The Hopewell Valley Regional School Board passed a resolution on Monday in opposition to Governor Chris Christie’s February 24, 2015 pension system “Roadmap to Reform“. The that plan contained among other things the recommendation that local school districts absorb the pension burden from the State. According to the HVRSD resolution, this would represent a monumental change in how public employee benefits, particularly the Teachers’ Pension and Annuity Fund and the School Employees’ Health Benefits Program, are financed and administered.
Teacher’s Pension and Annuity Fund (TPAF) benefits are established by the State, and are not controlled through local school board action. Similarly, post-retirement medical benefits are provided to TPAF retirees through State legislation, not local school board action. Medical benefits for retired school employees total over $1 billion in 2015- 2016.
The Hopewell Valley Regional Board of Education has publicly affirmed through Monday’s resolution that the TPAF and any new retirement program for certificated school district staff must be funded by the state government and that any reform must balance the health of the State’s retiree benefits programs with local school boards’ responsibility to provide sound educational programming.
“Our Board is emphatically opposed to managing pensions locally, said Hopewell Valley Regional Board of Education President Lisa Wolff.
“It is just such a bad idea on so many levels. First, if we are forced to make pension payments locally, the resulting budget deficit would most definitely hurt education quality.
Further, if we assume the state can find a way to make this revenue neutral, which considering its history of unfunded mandates is a major stretch, local districts simply don’t have the expertise necessary to administer pensions.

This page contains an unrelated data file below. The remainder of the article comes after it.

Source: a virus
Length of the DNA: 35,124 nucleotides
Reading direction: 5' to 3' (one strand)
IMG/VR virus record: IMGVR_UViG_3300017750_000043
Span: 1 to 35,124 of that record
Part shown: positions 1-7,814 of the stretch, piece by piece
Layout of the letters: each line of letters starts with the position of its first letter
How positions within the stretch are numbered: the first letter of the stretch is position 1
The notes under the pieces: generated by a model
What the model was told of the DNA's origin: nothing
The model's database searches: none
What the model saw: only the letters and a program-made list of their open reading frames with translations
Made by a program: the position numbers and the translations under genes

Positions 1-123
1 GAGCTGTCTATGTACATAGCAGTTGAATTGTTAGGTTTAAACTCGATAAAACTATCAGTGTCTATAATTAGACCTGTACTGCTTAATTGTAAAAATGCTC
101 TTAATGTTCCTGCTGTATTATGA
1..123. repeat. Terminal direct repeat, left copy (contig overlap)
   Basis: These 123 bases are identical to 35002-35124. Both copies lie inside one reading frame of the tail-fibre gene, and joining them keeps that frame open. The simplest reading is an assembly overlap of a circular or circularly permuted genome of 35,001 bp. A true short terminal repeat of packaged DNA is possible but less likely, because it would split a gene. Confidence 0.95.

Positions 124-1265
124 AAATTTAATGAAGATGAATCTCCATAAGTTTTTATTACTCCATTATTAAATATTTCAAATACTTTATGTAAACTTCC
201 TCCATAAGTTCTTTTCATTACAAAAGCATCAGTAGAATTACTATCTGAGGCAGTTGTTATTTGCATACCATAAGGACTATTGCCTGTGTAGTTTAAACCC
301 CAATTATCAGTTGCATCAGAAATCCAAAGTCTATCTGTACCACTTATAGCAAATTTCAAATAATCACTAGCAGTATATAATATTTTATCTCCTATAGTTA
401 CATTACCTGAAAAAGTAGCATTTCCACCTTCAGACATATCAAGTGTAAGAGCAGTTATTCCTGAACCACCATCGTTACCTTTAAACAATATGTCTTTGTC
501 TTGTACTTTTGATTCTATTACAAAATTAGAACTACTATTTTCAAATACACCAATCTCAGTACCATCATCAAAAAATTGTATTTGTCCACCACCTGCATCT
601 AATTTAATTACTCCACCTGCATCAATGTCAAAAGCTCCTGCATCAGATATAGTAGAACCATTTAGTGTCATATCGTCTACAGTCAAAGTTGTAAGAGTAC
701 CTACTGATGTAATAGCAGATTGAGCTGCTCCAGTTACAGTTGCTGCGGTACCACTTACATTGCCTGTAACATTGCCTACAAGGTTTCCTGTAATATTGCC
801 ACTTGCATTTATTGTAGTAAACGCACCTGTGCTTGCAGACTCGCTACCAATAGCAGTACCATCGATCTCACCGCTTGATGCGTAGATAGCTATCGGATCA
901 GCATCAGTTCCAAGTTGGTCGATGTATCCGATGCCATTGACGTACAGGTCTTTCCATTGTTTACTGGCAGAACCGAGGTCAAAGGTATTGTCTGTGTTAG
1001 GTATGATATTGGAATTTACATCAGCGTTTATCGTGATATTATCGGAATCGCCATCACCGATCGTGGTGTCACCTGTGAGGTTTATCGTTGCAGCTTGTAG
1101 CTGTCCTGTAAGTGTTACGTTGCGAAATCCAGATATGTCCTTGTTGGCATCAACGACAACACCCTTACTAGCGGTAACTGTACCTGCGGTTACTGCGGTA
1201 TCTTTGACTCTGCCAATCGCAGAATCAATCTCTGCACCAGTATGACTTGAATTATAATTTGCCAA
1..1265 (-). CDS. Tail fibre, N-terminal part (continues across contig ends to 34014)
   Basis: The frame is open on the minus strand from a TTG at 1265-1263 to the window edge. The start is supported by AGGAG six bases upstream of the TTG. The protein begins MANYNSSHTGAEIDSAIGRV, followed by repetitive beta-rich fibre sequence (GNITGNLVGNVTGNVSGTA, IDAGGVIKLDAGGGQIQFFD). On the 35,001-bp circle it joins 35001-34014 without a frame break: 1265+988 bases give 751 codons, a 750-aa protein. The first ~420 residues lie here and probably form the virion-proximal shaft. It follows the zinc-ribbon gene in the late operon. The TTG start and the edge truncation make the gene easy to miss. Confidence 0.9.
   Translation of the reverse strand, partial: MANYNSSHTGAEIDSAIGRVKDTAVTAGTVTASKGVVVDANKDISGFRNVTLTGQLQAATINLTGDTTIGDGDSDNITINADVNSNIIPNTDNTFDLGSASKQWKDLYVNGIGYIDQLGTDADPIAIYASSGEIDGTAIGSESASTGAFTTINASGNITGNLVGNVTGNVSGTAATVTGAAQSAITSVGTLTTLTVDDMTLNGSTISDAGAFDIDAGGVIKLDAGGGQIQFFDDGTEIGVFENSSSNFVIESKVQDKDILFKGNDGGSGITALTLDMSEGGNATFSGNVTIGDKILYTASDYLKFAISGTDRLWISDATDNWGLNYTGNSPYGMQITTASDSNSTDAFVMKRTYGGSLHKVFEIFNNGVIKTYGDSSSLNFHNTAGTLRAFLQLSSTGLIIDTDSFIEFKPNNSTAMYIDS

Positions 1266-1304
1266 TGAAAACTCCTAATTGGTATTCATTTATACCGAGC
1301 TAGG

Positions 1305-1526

Finally, consider a teacher that moves from one district to another. Right now, it’s straightforward that they simply continue paying into the state system and draw on it upon retirement. The complexity would be overwhelming if they decentralize. Would each district pay a pro rata share?
I can’t state strongly enough what a terrible idea that is.”
What the school board did agree on was the need to reduce the overall costs of public employee health and retirement benefits. To that end, the school board urged the State Legislature and Governor to take a studied and comprehensive approach that will ensure the long-term solvency of the state’s public employee retirement programs without unduly burdening local school district budgets and endangering educational programming.
By resolution passed unanimously on Monday, the Hopewell Valley Regional Board of Education urged the State Legislature and Governor to ensure that the employers’ cost for teacher pensions and post-retirement medical benefits (financial obligations created by the state) not be transferred to local school districts. The district also requested further control over the cost of health benefits by the Legislature giving local boards of education unilateral authority to enroll in the School Employee Health Benefits Program, if the board determines that such action would generate financial savings.